by Christina Sandefur
July 3, 2018
Nashville entrepreneur Armand Lauzon created a unique business called Project Belle, which connects customers directly with cosmetologists who can perform in-home or at-work services in Tennessee. While Armand’s customers were thrilled with the convenience of being able to book cosmetology services with greater flexibility, his competitors were not pleased with his success. One of them reported Project Belle to the Tennessee State Board of Cosmetology, which determined that Armand’s business was violating a regulation that makes it illegal to practice cosmetology outside of a brick-and-mortar salon.
Armand was shocked – after all, he does not own a salon and does not perform cosmetology services himself. But the Board refused to back down, fining him $500 and demanding he cease to operate his business. Luckily, our friends at the Beacon Center of Tennessee stepped in to defend Armand’s rights in court. You can learn more about Armand’s case by listening to this podcast, produced by the Federalist Society’s Regulatory Transparency Project.
Sadly, Armand’s situation is not unique. Several years ago, Lauren Boice opened a similar business in southern Arizona and was also targeted by the state Board of Cosmetology. (Watch a video about her story, below.) A cancer survivor and former hospice nurse’s assistant, Lauren understood all too well that personal beauty services lifted the spirits of homebound patients. So she started Angels on Earth Home Beauty to connect the elderly, sick, and terminally ill with licensed cosmetologists who can perform haircuts, manicures, or massages right in clients’ homes. Her clients were grateful for her business, and her services were in high demand.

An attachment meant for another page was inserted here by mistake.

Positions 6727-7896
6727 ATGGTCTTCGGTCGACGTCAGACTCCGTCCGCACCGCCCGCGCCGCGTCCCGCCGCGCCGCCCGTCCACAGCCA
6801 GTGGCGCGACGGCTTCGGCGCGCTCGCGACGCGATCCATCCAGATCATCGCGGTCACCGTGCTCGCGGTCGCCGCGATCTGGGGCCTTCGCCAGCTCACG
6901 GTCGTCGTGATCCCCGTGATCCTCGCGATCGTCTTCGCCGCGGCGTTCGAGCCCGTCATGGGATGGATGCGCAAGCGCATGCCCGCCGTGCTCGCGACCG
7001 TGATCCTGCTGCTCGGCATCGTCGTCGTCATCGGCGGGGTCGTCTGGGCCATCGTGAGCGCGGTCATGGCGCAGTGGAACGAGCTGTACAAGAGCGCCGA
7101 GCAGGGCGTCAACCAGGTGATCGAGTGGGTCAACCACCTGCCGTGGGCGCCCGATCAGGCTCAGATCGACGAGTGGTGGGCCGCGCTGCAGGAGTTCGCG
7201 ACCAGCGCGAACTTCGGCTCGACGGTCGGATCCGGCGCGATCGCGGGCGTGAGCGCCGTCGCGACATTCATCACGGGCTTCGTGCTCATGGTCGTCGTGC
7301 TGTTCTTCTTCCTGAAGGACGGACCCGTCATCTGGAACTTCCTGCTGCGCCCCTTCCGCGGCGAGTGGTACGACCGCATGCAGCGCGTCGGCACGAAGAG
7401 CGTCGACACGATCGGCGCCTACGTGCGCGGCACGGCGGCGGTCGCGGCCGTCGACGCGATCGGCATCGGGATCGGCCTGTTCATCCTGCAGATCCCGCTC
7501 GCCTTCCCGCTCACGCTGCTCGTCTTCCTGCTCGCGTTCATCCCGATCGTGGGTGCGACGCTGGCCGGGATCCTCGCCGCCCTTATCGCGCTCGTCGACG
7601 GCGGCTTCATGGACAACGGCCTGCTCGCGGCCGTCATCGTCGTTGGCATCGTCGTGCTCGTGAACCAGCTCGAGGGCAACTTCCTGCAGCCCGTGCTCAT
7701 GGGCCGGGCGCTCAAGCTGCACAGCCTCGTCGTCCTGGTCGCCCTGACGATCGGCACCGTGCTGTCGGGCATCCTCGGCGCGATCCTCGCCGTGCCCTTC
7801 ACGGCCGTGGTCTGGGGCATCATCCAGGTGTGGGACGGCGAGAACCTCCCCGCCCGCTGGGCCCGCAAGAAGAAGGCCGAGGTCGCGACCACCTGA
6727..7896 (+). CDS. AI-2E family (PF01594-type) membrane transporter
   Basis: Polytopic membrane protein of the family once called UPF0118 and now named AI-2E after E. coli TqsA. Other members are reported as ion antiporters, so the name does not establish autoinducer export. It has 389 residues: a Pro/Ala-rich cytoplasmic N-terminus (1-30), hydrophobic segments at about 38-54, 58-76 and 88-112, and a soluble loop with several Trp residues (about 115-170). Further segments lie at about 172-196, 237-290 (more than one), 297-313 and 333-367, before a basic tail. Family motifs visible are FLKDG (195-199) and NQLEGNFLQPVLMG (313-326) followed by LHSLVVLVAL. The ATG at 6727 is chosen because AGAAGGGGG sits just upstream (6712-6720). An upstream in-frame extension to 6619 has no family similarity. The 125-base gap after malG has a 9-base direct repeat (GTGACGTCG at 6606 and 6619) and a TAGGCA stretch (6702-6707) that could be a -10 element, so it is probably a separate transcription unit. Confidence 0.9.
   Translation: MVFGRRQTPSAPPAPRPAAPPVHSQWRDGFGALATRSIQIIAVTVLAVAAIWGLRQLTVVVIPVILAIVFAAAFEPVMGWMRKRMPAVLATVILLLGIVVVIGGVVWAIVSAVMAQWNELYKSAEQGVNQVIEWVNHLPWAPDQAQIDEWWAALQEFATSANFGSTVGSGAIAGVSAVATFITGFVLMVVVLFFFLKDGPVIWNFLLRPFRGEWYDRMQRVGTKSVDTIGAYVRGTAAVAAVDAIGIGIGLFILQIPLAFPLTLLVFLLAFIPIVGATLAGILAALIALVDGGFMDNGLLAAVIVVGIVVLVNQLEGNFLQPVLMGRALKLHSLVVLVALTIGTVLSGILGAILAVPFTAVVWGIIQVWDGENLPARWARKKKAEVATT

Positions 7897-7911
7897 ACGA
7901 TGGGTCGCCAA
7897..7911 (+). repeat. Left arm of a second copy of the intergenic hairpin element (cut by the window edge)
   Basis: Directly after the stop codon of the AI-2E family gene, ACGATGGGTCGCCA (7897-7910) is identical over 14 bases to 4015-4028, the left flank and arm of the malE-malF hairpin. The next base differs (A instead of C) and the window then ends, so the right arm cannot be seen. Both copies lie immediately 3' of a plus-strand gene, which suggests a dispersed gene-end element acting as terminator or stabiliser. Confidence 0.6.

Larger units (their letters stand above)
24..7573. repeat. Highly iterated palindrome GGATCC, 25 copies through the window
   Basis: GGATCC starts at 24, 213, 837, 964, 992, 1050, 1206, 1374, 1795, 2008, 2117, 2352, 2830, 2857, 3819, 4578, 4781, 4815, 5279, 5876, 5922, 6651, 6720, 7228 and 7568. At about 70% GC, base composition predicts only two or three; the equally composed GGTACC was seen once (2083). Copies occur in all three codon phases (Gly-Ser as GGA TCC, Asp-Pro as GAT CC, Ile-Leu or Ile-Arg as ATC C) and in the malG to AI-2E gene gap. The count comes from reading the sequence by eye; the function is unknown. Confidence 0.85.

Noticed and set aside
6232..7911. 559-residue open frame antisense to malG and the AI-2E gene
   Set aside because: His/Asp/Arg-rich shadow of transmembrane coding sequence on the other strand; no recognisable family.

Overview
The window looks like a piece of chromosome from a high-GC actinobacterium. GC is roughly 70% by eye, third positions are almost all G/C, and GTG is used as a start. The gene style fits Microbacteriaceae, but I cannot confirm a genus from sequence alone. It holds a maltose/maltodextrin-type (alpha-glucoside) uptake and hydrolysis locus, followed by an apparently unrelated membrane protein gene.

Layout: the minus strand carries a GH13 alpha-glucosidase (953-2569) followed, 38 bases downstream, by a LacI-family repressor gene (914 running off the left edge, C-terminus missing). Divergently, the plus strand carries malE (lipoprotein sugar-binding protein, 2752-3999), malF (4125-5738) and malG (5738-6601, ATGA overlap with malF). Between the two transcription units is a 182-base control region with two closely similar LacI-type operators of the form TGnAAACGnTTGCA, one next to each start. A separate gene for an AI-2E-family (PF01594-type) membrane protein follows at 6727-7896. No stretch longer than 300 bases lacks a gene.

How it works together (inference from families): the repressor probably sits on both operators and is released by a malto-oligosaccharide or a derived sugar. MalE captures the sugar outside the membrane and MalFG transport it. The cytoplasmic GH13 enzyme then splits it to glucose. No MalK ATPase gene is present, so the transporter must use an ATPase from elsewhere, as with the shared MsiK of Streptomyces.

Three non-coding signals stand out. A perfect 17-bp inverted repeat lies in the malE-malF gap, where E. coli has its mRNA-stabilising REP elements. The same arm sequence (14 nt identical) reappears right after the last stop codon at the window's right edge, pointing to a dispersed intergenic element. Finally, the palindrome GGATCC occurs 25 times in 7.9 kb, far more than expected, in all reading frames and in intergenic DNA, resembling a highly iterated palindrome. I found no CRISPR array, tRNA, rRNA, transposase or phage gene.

Lauren soon learned that in the eyes of regulatory boards, no good deed goes unpunished. Like Armand, Lauren did not own a salon and did not practice cosmetology – yet the Arizona Board of Cosmetology decided to regulate Lauren’s phone business as if it were a beauty salon and subjected her to criminal penalties if she refused to comply.
The Goldwater Institute took Lauren’s fight to court to defend her constitutional right to earn a living and help her sick clients. After a 16-month legal battle, the Board agreed to a binding settlement, assuring it would never regulate Lauren or other businesses like hers.
Too many entrepreneurs like Lauren and Armand are threatened, sanctioned, and put out of business by regulatory boards nationwide. That’s why the Goldwater Institute drafted the Right to Earn a Living Act, a state law that requires government to prove some real risk to the public before it can restrict entrepreneurs’ freedom. Arizona became the first state to pass this important protection, and Tennessee has also enacted its own version of the Act.
We’ll be working with partners in states nationwide to ensure that the right to earn a living is protected and respected nationwide.
Christina Sandefur is Executive Vice President of the Goldwater Institute.